Sunday, July 6, 2014
AN ILLUSION OF ABUNDANCE
It’s no secret that striped bass are harder to find than they used to be.
Most anglers along the striper coast are complaining that fish are harder to come by this year, and a benchmark stock assessment (updated in December of last year) presented to the Atlantic States Marine Fisheries Commission notes that
“Female [spawning stock biomass] grew steadily from 1982 through 2003 when it peaked at about 78 thousand metric tons. Female SSB has declined since then and was estimated at 58.2 thousand metric tons [at the end of 2012]. The SSB point estimate in 2012 remained just above the threshold level of 57.6 thousand metric tons and indicates that the striped bass are not overfished. However, given the error associated with the 1995 and 2012 values, there is a probability of 0.46 that the female spawning stock biomass in 2012 is below the threshold...”
In other words, what anglers are seeing on the water is reflected in the scientists’ numbers. Striped bass abundance is sliding downhill, and there is a 46% chance that bass were already overfished in 2012.
We don’t know for certain where things stand this year, but given that the spawning stock biomass sure didn’t increase in 2013, it’s pretty safe to say that the stock is in worse shape right now than it was in 2012.
So if you wanted to bet that the female spawning stock biomass of striped bass is already overfished—to be technical, that it had dropped below the spawning stock biomass threshold—don’t expect me to bet against you.
Even so, if you happened to be on the South Shore of Long Island over the past few weekends, it might have seemed as if the bass weren’t in any trouble. Ridiculous numbers of truly large bass—some in excess of 50 pounds—are being caught by anglers fishing around the pods of bunker (a/k/a menhaden) that are passing a few hundred yards south of the beach.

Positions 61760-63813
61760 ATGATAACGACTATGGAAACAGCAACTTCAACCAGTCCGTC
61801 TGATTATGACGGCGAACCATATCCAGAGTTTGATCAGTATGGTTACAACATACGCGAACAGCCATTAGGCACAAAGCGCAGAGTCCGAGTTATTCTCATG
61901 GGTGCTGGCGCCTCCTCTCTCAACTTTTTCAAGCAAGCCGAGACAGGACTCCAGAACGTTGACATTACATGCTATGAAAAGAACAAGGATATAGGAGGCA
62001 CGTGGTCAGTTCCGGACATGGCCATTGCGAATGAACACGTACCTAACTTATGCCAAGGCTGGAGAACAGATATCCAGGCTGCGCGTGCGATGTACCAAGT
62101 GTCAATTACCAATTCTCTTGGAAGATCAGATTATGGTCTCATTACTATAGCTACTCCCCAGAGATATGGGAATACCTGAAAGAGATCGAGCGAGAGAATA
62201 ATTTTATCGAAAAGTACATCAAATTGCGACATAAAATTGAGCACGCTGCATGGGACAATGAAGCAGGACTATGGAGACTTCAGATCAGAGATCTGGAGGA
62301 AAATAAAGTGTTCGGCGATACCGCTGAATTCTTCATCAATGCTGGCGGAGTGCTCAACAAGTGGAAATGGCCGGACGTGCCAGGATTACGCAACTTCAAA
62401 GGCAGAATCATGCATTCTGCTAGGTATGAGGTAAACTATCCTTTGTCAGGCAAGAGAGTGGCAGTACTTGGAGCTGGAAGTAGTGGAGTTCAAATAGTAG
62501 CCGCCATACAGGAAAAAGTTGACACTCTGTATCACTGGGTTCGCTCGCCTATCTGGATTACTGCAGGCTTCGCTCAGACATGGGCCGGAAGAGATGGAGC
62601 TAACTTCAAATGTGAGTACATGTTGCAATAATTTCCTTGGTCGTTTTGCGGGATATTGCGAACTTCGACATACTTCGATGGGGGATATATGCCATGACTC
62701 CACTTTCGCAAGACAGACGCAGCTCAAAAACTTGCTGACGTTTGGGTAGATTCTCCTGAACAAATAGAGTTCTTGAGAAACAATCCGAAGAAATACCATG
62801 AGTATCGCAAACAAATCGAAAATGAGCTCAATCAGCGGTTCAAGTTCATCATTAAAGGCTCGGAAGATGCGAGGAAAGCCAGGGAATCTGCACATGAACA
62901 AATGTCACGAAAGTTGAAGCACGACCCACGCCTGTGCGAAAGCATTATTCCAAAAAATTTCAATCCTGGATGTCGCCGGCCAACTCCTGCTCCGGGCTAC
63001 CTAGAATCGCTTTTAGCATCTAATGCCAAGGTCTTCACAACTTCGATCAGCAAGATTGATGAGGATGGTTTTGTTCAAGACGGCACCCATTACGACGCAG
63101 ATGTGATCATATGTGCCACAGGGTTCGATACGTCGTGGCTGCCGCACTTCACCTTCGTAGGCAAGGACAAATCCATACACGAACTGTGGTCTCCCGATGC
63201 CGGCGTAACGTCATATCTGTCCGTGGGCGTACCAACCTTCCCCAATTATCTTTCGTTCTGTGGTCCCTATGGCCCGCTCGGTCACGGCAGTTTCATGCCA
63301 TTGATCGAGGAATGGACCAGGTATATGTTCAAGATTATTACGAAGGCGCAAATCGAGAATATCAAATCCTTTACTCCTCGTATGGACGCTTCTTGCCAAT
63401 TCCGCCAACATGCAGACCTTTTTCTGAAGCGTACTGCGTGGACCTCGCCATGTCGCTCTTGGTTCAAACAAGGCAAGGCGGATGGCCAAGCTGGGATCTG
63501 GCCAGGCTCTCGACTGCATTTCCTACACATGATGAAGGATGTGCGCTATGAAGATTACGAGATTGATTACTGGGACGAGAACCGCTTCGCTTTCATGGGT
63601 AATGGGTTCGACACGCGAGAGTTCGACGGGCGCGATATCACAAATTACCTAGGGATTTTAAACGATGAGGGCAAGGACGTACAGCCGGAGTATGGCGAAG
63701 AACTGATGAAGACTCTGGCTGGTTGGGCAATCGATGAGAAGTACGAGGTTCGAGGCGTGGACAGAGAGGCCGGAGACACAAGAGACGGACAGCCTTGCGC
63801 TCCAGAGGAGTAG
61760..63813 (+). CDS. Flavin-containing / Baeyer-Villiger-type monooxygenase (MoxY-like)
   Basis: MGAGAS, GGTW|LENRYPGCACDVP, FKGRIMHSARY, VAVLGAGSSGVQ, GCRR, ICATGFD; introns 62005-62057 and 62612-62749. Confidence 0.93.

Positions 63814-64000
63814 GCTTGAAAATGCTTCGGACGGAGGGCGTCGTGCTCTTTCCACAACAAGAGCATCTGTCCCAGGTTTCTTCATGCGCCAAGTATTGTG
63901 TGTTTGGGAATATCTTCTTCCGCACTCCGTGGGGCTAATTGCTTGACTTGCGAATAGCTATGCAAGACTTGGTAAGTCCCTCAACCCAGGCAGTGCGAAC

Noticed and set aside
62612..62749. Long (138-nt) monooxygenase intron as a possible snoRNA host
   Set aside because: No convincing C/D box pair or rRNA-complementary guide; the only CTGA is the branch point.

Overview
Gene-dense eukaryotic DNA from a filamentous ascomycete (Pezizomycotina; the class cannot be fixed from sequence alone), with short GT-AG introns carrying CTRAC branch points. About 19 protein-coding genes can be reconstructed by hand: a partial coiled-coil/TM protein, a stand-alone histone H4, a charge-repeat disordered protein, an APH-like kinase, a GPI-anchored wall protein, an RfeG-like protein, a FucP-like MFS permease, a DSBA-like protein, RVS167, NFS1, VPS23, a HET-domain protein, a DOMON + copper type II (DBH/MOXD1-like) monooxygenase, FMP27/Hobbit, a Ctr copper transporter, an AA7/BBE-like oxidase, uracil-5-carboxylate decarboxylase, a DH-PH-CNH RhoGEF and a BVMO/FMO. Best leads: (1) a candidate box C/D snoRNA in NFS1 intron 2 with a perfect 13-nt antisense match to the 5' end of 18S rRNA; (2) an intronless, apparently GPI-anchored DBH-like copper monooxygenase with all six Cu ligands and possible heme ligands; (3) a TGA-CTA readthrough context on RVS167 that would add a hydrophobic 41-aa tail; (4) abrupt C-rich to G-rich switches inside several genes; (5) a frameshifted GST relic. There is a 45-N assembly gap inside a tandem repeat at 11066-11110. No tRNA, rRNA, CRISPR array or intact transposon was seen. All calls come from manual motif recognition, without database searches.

Some days, the fish are picky, and not too many are caught. On others, a single boat may land upwards of two dozen fish, with few weighing less than 30 pounds.
This isn’t a “sharpie’s” bite. It’s what some of us call “stupid fishing,” that doesn’t require any more skill than it takes to lob a weighted treble hook into the middle of a school of bunker, snag a fish and then let it swim around—often for a very short while—until a striper ingests it.
Experienced striped bass fishermen are catching their share. But a lot of very average anglers are catching fish, too, and a many of those anglers, who haven’t put in much time chasing striped bass, are interpreting their sudden success as a sign that the striped bass stock is healthy.
We saw the same thing last year, when a big body of sand eels took up residence off Fire Island and, for a month or so, private boats and for-hire vessels from as far away as Brooklyn—some say they saw at least one party boat from New Jersey—found fast action with striped bass that homed in on the bait.
Folks argued that, with party boats limiting out on an every-day basis, the bass stock must be doing pretty well.
But—wait just a minute—did you notice me mentioning boats from Brooklyn and maybe even New Jersey?
They were running all the way to Fire Island, burning a lot of fuel and spending a couple of hours in transit, because there was nothing closer to their own local ports. During late October and early November of last year, if you wanted a striped bass anywhere along the South Shore of Long Island, you ran east of Fire Island Inlet.
And so far year, you run to the bunker schools. The surf has been pretty dead, the bays have been quiet and the inlets have given up very few fish. Most days, the only game in town has been the bunker schools.